Director: Paul Schrader
Writer: Paul Schrader
Starring: Ethan Hawke, Amanda Seyfried, Cedric the Entertainer
Reverend Ernst Toller (Hawke), a protestant priest that leads a small congregation in upstate New York is struggling to talk to God, and so instead records his thoughts in a journal. However, bad health, tragedy and worldly concerns lead him to feeling increasing despair and isolation.
Going by some of his recent abysmal offerings as writer / director, it is almost hard to remember that Paul Schrader gave us the scripts to some genre defining films such as Taxi Driver and Raging Bull, while films like Auto Focus are a reminder that he can also be very good behind the camera as well as a scriptwriter. While, after a couple of terrible films starring Nicholas Cage, First Reformed is a stunning return to form for Schrader, and it is a dark, cathartic and at times harrowing character study that is not afraid to ask some dark and uncomfortable questions and leaves the audience to provide the potential answers.
There are definitely more than a few elements of Travis Bickle in Ethan Hawke’s character in that he is ‘God’s lonely man’ and trying to make sense of his increasingly dark internal conflict and make sense of the world around him and all the darkness he sees in the world that only serves to fuel that internal conflict. Schrader uses the plot device of the protagonist keeping a diary to sum up his internal thoughts through a voice-over, and though this is certainly a very much tried-and-tested narrative device, Schrader uses it effectively without ever relying on it too much that it becomes lazy. Many of us have internal feelings and thoughts that we struggle to describe verbally to others, and Reverend Toller should of course have God that he can speak to regarding his internal conflicts and feelings, but he cannot, and so his single outlet is this diary. Schrader skilfully makes sure to keep the voice-overs to an effective minimum, so that there are plenty of moments where it is just Ethan Hawke with his thoughts.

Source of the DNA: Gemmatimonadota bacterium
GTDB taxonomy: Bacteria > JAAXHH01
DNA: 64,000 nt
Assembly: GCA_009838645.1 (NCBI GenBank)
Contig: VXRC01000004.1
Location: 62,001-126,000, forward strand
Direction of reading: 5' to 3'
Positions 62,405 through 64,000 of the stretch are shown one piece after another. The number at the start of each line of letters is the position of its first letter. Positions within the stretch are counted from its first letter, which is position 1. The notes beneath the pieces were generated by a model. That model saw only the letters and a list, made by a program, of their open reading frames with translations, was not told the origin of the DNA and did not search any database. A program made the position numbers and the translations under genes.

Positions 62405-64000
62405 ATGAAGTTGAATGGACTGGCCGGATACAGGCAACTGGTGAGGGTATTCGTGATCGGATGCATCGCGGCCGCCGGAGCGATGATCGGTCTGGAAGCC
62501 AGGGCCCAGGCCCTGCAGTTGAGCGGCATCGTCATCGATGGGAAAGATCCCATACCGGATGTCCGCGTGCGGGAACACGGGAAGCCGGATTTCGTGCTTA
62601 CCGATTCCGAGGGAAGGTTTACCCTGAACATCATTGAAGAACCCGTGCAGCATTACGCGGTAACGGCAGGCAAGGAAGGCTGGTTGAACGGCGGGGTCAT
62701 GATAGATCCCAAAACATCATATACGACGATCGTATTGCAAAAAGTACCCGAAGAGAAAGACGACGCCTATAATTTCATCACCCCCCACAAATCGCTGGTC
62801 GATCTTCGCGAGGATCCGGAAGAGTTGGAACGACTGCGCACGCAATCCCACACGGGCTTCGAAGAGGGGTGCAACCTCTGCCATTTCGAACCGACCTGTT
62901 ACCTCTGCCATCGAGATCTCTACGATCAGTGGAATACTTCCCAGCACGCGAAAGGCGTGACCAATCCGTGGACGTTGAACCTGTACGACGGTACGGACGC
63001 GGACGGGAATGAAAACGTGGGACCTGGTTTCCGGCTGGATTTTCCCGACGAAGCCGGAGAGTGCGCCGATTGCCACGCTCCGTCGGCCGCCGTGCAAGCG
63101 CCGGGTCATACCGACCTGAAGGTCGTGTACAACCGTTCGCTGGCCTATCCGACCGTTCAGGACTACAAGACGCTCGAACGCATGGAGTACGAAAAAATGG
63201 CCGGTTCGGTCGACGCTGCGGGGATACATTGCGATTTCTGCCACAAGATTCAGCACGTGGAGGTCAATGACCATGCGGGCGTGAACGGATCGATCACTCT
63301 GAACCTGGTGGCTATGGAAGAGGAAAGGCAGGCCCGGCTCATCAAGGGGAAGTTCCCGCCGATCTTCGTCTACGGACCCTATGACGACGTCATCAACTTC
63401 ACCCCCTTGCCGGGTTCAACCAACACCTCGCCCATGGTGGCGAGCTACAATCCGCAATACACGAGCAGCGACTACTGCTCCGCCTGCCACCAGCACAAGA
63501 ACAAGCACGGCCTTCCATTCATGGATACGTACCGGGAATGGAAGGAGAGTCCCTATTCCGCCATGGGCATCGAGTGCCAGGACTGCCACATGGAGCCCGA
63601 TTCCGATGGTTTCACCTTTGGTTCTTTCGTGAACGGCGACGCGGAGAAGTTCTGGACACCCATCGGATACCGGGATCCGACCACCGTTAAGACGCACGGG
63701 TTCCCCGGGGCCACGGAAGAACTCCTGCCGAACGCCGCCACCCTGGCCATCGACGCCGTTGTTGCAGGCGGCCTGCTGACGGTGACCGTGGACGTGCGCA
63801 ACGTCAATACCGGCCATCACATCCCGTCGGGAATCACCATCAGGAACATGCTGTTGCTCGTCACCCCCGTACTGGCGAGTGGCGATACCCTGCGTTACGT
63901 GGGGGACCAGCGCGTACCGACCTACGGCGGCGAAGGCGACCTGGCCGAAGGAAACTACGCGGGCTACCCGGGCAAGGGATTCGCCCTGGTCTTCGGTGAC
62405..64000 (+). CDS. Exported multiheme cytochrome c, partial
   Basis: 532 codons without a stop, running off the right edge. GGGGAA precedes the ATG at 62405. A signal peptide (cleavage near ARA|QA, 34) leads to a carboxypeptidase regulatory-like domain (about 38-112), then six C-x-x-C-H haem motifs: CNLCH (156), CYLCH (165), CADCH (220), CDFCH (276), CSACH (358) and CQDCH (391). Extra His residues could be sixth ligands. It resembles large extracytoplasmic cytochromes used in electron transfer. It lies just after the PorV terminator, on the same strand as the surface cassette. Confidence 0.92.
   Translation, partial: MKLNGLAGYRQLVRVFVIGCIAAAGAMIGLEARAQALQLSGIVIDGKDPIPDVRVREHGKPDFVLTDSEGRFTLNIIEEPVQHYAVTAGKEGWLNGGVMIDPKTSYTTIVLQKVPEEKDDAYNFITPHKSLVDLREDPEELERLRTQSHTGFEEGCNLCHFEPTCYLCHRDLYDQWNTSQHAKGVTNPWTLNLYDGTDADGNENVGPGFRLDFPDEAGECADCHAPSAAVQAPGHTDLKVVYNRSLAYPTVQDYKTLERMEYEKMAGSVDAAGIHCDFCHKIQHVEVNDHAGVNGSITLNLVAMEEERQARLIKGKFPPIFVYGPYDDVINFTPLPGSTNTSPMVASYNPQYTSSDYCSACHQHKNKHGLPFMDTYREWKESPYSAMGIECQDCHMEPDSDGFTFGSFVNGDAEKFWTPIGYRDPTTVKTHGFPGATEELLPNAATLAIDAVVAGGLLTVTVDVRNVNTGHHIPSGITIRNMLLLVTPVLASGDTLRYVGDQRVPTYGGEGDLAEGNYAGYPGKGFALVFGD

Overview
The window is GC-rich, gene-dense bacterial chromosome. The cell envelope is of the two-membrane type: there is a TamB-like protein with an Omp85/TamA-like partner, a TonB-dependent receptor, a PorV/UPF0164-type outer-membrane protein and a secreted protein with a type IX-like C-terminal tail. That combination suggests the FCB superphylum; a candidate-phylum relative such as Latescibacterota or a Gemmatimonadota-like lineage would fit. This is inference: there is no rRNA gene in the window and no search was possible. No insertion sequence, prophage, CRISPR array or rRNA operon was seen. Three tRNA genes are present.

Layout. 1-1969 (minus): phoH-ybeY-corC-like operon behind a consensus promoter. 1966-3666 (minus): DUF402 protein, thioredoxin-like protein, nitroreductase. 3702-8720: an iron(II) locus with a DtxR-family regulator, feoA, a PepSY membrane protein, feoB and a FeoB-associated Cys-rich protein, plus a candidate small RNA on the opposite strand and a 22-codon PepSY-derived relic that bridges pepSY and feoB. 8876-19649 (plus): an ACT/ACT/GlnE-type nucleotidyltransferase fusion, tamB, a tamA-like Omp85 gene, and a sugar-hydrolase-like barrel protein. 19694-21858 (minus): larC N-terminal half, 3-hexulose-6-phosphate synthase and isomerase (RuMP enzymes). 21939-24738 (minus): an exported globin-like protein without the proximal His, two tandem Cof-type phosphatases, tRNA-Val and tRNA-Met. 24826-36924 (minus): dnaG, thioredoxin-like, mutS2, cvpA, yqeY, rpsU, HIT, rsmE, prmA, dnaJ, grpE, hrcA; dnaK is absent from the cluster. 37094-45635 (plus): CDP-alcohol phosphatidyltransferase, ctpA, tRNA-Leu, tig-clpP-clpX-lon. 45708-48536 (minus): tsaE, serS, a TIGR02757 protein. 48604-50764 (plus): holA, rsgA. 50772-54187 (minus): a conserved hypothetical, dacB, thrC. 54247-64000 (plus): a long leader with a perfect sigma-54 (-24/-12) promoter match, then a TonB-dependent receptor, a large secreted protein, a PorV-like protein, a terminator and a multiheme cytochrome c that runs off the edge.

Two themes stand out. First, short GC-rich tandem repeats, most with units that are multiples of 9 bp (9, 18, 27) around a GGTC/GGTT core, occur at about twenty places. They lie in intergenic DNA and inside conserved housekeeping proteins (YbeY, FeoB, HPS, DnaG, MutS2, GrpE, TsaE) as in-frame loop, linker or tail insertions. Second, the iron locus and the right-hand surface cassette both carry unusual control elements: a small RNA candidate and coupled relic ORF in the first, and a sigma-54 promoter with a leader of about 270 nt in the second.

For a character-driven narrative like this to work, we of course require a protagonist that we can empathise with, and this of course requires a good script, but most importantly a great performance, and Ethan Hawke is superb as Reverend Toller; he delivers a performance of nuanced subtlety, and through his body language he often sums up perfectly the deep internal torment that his character is experiencing. Though his character is a priest that has been through some very dark and unique experiences, there is still a universal element about his internal conflict and struggles to find a meaning and purpose in life and make sense of all the terrible things that seem to happen in this world, and this enable us to truly to empathise with his character. The fact that our protagonist is a man of religion adds extra weight to profound and universal questions that our protagonist, and indeed the narrative ask, as of all people, he should have God to speak to that can provide some kind of answer.
The narrative examines some pertinent themes regrading man’s contribution to climate change and seeming reluctance to do anything about it, and mankind’s corruption and hypocrisy that seems to even extend to those in charge at the very top of the religious groups. However, the film never adopts a preachy tone, but just asks enough questions that we can apply to our own lives and truly question the point in it all.
At times the film does suggest that it will take some rather unsavoury turns, but thankfully Schrader skilfully avoids this, and it just further emphasises the poignancy of the narrative themes as our protagonist tries to make sense of all the darkness that exists in the world. First Reformed provides an ending that may frustrate many but is a suitably ambiguous ending that is perfectly in tone with rest of the narrative, and caps of an impressive return to form from Schrader.
A dark, confrontational and deeply engaging character study that features a stunning lead performance; First Reformed examines many universal themes and will longer long in the memory.